Solid vs. Hematologic Malignancies

Solid tumors exist as abnormal tissue masses that grow in areas of the body other than the blood, bone marrow, or lymphatic cells and are usually devoid of any form of liquid or cysts. Such cancers in advanced stages of the disease may still gain the ability to spread to other organs through the process of metastatic tumor growth. Solid tumors are usually classified based on the cell type from which they originate [2]. About 80% of all cancers are commonly made up of tumors arising in tissues that include breast, colon, lung, ovary, and prostate [3], with the four basic tumor sites such as the breast, colorectal, lung, and prostate accounting for about 60% of all cancer cases in the United States [4]. Other solid tumors that occur less frequently but still show relatively high mortality rates are glioblastoma multiform and pancreatic ductal adenocarcinoma [3].

Hematological malignancies have been described as rare malignant disorders with deaths from lymphoid, hematopoietic, and related tissues. They account for about 6.2% of all deaths and have benefitted from new treatments obtained from prolific research and development centered mainly on such malignancies relative to solid tumors. Generally, it is much easier to obtain peripheral blood specimens of malignant cells from patients with hematological malignancies than to obtain specimens from solid tumors occurring in different body locations [5].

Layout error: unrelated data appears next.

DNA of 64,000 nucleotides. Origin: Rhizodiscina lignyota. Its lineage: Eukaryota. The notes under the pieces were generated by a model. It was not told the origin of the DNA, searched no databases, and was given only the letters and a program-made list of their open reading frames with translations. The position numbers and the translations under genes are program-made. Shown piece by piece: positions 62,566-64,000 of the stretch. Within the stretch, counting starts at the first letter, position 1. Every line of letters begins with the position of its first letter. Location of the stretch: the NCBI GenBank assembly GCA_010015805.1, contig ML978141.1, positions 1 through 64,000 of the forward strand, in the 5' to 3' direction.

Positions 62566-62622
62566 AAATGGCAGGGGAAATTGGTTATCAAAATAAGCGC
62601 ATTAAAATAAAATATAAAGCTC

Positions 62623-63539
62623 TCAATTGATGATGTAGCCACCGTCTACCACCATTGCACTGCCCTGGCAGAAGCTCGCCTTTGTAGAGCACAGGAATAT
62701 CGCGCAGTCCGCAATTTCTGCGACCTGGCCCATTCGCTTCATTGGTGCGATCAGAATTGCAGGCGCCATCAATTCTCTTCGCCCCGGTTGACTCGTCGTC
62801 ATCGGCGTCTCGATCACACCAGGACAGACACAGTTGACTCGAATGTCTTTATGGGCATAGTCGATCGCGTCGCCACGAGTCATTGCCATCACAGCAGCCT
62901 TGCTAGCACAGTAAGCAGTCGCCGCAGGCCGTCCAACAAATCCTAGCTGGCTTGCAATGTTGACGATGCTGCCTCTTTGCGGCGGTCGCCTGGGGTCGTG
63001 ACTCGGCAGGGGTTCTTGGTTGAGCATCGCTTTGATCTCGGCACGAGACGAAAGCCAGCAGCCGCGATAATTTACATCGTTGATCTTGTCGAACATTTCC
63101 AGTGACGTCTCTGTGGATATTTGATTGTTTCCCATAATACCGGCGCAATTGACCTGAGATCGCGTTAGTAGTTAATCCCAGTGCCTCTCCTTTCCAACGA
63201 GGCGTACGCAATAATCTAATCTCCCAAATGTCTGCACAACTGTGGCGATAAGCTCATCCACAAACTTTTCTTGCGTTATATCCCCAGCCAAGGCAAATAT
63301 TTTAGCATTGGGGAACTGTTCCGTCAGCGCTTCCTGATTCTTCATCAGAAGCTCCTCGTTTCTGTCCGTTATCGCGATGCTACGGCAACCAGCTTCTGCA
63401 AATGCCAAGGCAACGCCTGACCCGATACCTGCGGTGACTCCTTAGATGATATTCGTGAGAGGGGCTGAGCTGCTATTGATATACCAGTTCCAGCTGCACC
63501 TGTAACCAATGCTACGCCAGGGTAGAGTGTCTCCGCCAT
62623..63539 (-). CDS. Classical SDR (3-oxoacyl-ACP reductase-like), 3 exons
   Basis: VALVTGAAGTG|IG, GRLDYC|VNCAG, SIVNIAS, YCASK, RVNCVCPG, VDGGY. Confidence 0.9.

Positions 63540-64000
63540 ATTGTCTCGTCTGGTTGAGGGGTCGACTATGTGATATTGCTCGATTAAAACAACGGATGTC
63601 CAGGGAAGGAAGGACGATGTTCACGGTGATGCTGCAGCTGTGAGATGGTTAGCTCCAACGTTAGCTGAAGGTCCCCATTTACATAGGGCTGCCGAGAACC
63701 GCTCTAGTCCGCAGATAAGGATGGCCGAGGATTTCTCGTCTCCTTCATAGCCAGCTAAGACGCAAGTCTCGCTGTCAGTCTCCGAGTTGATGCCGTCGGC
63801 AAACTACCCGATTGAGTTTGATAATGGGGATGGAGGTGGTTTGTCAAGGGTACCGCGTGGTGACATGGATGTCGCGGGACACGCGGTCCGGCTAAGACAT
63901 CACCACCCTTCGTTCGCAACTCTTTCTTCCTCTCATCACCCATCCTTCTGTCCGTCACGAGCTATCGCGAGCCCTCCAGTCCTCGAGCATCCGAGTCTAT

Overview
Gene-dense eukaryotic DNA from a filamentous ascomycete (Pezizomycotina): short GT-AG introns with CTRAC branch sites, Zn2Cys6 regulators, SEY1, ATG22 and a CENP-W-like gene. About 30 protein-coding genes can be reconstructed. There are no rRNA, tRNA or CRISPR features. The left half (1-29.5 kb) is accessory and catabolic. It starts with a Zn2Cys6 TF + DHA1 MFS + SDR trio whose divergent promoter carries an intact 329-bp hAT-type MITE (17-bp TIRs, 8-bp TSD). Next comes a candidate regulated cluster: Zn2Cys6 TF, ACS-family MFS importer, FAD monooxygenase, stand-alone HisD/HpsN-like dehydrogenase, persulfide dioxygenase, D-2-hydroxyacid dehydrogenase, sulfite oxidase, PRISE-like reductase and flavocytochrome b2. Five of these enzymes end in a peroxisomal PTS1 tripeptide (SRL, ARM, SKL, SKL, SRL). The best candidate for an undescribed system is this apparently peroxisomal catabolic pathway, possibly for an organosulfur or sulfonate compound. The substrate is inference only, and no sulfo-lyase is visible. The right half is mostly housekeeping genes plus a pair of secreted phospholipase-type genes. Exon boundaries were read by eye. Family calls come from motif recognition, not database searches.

Solid Tumors and Heterogeneity

Solid tumors often develop properties that make them resistant to the current cytotoxic therapies available including chemotherapy and thereby render the majority of metastatic solid tumors incurable [6]. Based on physiology, solid tumors are made up of cancer cells and stromal cells and differ from normal tissues in a significant number of ways, mostly due to differences in vasculature. Unlike the regular, ordered vasculature of normal tissues, blood vessels occurring in tumors often present highly abnormal, distended capillaries with leaky walls and sluggish flow, and tumor growth requires the continuous growth of new vessels, called angiogenesis [7]. Cells within the solid tumor subpopulation have been found to display unmistakable functional diversity stemming from events of hyper-proliferation and increased genetic volatility that results in distinctive regions within the tumor with varied extents of proliferation, differentiation, vascularity, inflammation [8], and invasive capabilities. Tumors possessing heterogeneous tissues with abundant, phenotypically, and functionally distinct cell subpopulations also have different capacities to grow, metastasize, and develop drug resistance. Heterogeneity is therefore a defining feature of solid tumors [9,10].

Concept of Cancer Stem Cells